COVID Update: State Lifts Most COVID Restrictions; OSHA Guidance

Last week, we informed you about the State’s “full reopening” of the economy that occurred on June 15, and explained what it means for your communities.  Today’s newsletter is intended to update and replace last week’s newsletter.  The most significant update involves Cal/OSHA’s new workplace mask standards, designed to align closely with California’s general mask guidance.   This newsletter is intended to respond to the most frequently asked questions we’ve received about the reopening of California’s economy, so you can effectively manage your communities.  

What does “Full Reopening” mean?  Full reopening means that, in most cases, California is no longer imposing capacity limits, physical distancing requirements, or vaccine verification/negative testing requirements.  Most sectors of the economy can return to their usual operations.  There’s an exception for mega events (indoor events with more than 5,000 people, and outdoor events of more than 10,000 people), but that’s not expected to impact your communities.

For the past year, we’ve been informing you about changes to the State’s Guidance regarding swimming pools, gyms, spas, playgrounds, and other common facilities.  All of those capacity limits have been eliminated statewide as of June 15, 2021. 

What about the Color-Coded Tier System?  The color-coded tier system was known as “Blueprint for a Safer Economy.”  It imposed capacity limits and social distancing requirements on your pools, gyms and other common facilities depending on whether your County was in the yellow, orange, red, or purple tier.  Effective June 15, 2021, that color-coded tier system was eliminated statewide.

What about my county?  Counties can still impose restrictions that are stricter than those of the State.  However, at this time, it appears that most counties have followed the State by lifting the restrictions discussed above.  This includes Los Angeles, Orange, San Diego, Riverside and San Bernardino Counties.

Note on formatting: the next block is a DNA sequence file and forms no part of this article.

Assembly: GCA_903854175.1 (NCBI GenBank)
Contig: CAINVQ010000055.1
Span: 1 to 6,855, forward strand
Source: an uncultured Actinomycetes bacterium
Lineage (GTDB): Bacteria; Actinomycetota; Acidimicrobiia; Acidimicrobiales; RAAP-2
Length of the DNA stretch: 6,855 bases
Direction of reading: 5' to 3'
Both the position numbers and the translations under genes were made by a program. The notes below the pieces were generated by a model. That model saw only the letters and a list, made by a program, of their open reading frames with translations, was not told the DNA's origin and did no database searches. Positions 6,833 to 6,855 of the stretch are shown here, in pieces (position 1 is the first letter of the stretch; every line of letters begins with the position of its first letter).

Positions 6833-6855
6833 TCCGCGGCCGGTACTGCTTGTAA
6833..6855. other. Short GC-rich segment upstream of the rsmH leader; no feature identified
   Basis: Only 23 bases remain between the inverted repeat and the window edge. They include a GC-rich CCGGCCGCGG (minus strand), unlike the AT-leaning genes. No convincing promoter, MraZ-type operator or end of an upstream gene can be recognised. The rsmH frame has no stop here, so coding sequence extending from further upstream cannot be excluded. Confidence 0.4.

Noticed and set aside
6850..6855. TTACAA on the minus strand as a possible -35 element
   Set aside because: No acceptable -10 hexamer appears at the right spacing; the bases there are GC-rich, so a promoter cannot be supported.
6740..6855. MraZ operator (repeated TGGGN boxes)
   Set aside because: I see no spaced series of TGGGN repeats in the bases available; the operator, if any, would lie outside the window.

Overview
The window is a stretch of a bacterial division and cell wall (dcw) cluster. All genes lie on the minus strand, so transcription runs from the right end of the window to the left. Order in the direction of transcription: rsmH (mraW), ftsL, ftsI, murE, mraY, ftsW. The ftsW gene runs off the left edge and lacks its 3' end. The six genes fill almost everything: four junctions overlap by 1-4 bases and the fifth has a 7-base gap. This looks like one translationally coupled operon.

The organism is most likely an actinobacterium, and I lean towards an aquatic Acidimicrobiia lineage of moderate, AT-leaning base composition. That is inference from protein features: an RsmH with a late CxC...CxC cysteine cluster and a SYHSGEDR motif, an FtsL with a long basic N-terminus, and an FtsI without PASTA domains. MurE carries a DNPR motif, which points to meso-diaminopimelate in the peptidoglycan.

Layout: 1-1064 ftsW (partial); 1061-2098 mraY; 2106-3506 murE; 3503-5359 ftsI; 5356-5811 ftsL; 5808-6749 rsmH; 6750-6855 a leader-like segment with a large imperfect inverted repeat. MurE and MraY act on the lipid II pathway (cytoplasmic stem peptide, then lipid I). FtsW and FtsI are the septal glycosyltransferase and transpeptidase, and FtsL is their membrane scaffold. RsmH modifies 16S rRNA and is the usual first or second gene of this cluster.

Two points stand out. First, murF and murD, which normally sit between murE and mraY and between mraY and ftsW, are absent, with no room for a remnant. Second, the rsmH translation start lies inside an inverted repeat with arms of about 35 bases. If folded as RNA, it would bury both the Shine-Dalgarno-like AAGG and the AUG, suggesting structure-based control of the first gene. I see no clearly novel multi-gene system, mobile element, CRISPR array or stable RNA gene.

Do we still have to wear masks?  The State Department of Public Health (CDPH) issued new guidance that took effect on June 15

Masks are still required both for vaccinated and unvaccinated individuals in the following settings: on public transport and in transportation hubs, indoors in K-12 schools or childcare settings (pending new guidance), healthcare settings, and a few other areas.  This doesn’t apply to persons younger than 2, the hearing impaired, or persons with a medical condition that prevents them from wearing a mask.

Masks are required for unvaccinated individuals in the following settings: indoor public settings and businesses such as retail, restaurants, theaters and meetings.   The state is not requiring that vaccinated individuals wear masks in these settings.  This means that if you are holding an indoor Board meeting at your clubhouse, all unvaccinated individuals must still wear a mask.

If we hold an indoor Board meeting, how do we determine who is vaccinated or not?  According to the CDPH, you can select among the following options:

  • Provide information to all in attendance regarding vaccination requirements, and allow vaccinated individuals to self-attest that they are in compliance before entry;
  • Implement vaccine verification requirements to determine whether individuals are unvaccinated and therefore required to wear a mask; or
  • Require all attendees to wear a mask, in order to avoid either of the above options.

If you’re worried about implementing any of the above, the simplest choice is to continue to hold meetings by video conference. 

What about work?  Do we have to wear a mask at work? On Thursday, June 17, Cal/OSHA voted to update its workplace mask guidelines to align with those of CDPH.  The key elements of the new OSHA guidelines are:

  • Vaccinated employees are not required to wear masks indoors (except if working at any of the areas of exception listed above: transportation hubs, indoors in K-12 schools, etc…);
  • Unvaccinated employees must still wear masks in indoor settings (except if alone in a room);
  • Masks are not required outdoors for vaccinated and unvaccinated workers;
  • Physical distancing and barrier requirements in the workplace have been largely lifted, except if a facility has a COVID outbreak;
  • Businesses can choose to be more strict when it comes to masks; and
  • Employers need to document who is vaccinated, but do not need to retain copies of vaccination cards.

How long will all of this remain in place?  The State has indicated that it will keep a close eye on COVID vaccination and infection rates during the summer, and will keep the above restrictions in place until at least October 1, 2021.  Of course, if rates begin to increase again, this could change.

Please let us know if you have any questions.

Community Legal Advisors Inc.
Michael J. Alti, Esq.